Null object (NO) constructions in Korean and Japanese have received different accounts: as (a) argument ellipsis ( Oku 1998 , S. Kim 1999 , Saito 2007 , Sakamoto 2015 ), (b) VP-ellipsis after verb raising ( Otani and Whitman 1991 , Funakoshi 2016 ), or (c) instances of base-generated pro ( Park 1997 , Hoji 1998 , 2003 ). We report results from two experiments supporting the argument ellipsis analysis for Korean. Experiment 1 builds on K.-M. Kim and Han’s (2016) finding of interspeaker variation in whether the pronoun ku can be bound by a quantifier. Results showed that a speaker’s acceptance of quantifier-bound ku positively correlates with acceptance of sloppy readings in NO sentences. We argue that an ellipsis account, in which the NO site contains internal structure hosting the pronoun, accounts for this correlation. Experiment 2, testing the recovery of adverbials in NO sentences, showed that only the object (not the adverb) can be recovered in the NO site, excluding the possibility of VP-ellipsis. Taken together, our findings suggest that NOs result from argument ellipsis in Korean.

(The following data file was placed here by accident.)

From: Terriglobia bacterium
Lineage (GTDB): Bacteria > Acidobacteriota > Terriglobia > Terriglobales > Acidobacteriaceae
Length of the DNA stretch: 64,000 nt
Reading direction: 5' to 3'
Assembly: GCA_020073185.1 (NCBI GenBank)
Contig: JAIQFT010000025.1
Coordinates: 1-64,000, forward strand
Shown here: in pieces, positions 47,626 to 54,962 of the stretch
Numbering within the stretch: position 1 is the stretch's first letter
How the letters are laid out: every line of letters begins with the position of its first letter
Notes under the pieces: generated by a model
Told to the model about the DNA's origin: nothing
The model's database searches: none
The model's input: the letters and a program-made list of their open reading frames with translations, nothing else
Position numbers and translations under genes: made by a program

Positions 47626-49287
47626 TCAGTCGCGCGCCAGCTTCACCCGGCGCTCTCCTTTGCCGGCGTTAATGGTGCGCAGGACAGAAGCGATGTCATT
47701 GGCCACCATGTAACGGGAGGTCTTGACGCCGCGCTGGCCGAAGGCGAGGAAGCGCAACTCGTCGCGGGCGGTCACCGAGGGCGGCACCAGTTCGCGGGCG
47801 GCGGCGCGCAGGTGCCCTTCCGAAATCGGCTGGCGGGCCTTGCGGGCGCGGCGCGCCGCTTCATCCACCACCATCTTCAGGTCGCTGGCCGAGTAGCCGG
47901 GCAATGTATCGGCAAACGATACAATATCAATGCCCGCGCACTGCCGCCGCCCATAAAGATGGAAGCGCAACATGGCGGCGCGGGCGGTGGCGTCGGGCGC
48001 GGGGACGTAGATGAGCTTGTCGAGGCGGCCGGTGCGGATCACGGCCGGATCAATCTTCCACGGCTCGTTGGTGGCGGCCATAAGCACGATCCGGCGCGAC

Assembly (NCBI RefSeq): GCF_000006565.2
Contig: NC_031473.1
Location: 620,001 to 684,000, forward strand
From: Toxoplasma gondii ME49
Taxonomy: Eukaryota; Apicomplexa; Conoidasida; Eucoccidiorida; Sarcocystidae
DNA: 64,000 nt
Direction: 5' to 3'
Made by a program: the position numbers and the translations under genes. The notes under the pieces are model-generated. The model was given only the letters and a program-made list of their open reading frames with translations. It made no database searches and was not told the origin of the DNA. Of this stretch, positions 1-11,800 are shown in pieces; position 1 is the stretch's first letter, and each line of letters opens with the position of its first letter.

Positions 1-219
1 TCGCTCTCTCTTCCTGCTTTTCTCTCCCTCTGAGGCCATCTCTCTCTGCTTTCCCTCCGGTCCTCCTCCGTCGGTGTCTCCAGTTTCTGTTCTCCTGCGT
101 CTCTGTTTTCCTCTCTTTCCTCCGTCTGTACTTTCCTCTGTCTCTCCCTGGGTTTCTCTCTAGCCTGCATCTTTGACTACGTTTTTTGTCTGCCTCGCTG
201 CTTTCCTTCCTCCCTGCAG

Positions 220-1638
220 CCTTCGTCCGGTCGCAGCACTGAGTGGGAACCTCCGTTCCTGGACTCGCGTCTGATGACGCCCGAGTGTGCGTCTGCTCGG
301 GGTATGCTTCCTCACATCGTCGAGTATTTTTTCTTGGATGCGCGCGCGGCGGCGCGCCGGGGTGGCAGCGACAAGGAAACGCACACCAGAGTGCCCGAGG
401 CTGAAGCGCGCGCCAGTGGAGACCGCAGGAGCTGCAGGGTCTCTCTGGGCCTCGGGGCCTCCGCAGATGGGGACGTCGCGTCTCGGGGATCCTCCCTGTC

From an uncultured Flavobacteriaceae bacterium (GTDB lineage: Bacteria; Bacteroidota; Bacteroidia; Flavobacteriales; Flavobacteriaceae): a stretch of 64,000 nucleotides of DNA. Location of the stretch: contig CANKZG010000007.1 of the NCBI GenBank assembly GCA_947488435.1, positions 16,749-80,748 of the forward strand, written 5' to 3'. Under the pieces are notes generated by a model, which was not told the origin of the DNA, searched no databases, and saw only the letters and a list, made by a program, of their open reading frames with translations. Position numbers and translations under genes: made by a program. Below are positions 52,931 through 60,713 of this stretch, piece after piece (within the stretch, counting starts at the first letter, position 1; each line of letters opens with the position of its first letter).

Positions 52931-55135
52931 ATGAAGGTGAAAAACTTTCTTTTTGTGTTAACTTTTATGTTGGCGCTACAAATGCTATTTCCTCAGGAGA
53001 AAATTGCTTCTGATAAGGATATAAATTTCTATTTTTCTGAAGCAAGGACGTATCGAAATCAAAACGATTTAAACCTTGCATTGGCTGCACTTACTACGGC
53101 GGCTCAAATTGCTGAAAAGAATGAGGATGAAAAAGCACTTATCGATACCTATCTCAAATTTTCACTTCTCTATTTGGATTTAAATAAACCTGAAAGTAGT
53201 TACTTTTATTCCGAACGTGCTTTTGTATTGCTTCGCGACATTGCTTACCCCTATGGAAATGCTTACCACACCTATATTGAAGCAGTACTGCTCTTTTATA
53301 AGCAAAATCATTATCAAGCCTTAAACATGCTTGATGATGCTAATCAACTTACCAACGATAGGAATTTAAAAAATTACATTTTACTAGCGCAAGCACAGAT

Since Chomsky 1976 , it has been claimed that focus on a referring expression blocks coreference in a cataphoric dependency (* His i mother loves JOHN i vs. His i mother LOVES John i ). In three auditory experiments and a written questionnaire, we show that this fact does not hold when a referent is unambiguously established in the discourse (cf. Williams 1997 , Bianchi 2009 ) but does hold otherwise, validating suggestions in Rochemont 1978 , Horvath 1981 , and Rooth 1985 . The perceived effect of prosody, we argue, building on Williams’s original insight and deliberate experimental manipulation of Rochemont’s and Horvath’s examples, is due to the fact that deaccenting the R-expression allows hearers to accommodate a salient referent via a “question under discussion” ( Roberts 1996/2012 , Rooth 1996 ), to which the pronoun can refer in ambiguous or impoverished contexts. This heuristic is not available in the focus cases, and we show that participants’ interpretation of the pronoun is ambivalent here.